On the heels of 25 percent growth this year, the Port of Mobile wants to accelerate the timeline for dredging the port channel to 50 feet and secure about $250 million in federal funds after the US Army Corps of Engineers approved the project this week.
The port expects to sign an agreement with the Corps this week for preliminary design work, and for the work itself to begin within a month, said Jimmy Lyons, director and CEO of the Alabama State Port Authority. If work begins by 2020, as planned, the project could be completed in three or four years, adding five feet to the port’s depth and removing the existing restriction on vessels greater than 9,000 TEU from entering the port, he said.
Officials hope the port’s ability to handle vessels of 13,000 to 14,000 TEU or more once the dredging is completed will enhance its status as a deep-water gateway to the US South and Southeast for Asian imports.
The port’s ability to keep its hoped-for project schedule may depend on its ability to find all of the estimated $400 million needed to complete the work. The Alabama state legislature this spring approved $150 million for the project, and the port and area legislators are lobbying the federal government for the $250 million balance, Lyons said. The Army Corps signed off on the project Sept. 9 after completing a five-year environmental study of the impact of the dredging.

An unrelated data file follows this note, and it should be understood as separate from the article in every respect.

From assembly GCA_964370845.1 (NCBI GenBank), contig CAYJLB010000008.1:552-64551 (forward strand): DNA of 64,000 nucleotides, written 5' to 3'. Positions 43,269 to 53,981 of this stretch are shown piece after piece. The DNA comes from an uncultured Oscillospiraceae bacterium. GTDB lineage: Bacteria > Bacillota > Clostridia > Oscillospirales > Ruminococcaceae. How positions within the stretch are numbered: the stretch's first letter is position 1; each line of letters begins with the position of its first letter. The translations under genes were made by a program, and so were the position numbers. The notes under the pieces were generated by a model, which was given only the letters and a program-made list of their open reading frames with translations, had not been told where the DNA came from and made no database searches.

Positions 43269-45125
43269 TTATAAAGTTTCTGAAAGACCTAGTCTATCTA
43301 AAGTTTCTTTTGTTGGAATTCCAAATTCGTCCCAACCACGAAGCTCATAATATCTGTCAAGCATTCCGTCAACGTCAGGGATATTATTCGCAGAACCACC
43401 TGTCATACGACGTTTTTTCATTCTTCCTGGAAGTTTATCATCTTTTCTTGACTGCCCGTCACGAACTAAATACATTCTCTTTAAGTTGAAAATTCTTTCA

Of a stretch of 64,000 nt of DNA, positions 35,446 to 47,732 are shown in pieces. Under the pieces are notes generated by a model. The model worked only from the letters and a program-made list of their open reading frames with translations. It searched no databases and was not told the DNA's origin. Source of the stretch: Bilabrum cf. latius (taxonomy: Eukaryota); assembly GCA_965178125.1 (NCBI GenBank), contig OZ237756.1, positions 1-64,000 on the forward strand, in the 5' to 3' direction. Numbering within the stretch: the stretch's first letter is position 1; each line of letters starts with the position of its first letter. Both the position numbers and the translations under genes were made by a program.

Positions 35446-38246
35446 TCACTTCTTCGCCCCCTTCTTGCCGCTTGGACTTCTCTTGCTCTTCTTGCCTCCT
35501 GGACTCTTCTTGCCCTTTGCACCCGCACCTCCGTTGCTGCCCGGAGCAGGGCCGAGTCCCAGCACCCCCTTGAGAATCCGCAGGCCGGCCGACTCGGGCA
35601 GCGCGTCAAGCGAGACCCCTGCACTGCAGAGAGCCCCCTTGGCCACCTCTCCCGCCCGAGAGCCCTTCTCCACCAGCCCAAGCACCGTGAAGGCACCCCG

New Asian services
The port’s capability to handle larger vessels should not only prompt existing services to add larger ships, but also attract new services, Lyons said. So should the capacity to handle two vessels in the channel at once, which at present is not possible with ships wider than 140 feet, he said.
Five container services call the APM terminal at Mobile, four to Asia, and one to Europe.
“We certainly would like to see an East Coast to South America [route],” Lyons said. “We would also like to see services from Southeast Asia and the Indian subcontinent through the Suez Canal.”
“We see a lot of growth in that area, and we're seeing increasing demand from our shippers for service in that lane,” he said. “You're seeing a lot of shift in the manufacturing in Asia moving to Southeast Asia and to India, Pakistan ... I think it's a natural evolution ... as we evolve as a recognized gateway into the Southeast United States.”
Laden container volume through Mobile rose 25 percent in the first half of 2019, according PIERS, a sister product of JOC.com within IHS Markit.
The port’s volume increased 24.7 percent to 182,453 loaded TEU from January through July compared with the same period in 2018, while the volume through all Gulf ports increased 13 percent to 1.58 million loaded TEU, the PIERS figures show. Loaded TEU imports through Mobile leaped 62 percent to 111,686 loaded TEU.
To enable the port to handle larger vessels, the port’s sole container terminal, APM Terminals - Mobile, is extending its berth so it can handle two post-Panamax vessels at once, Lyons said. That project is expected to be completed in February. Also, the port added 20 acres to its container storage space over the summer, increasing the capacity from 500,000 TEU to 650,000 TEU, Lyons said.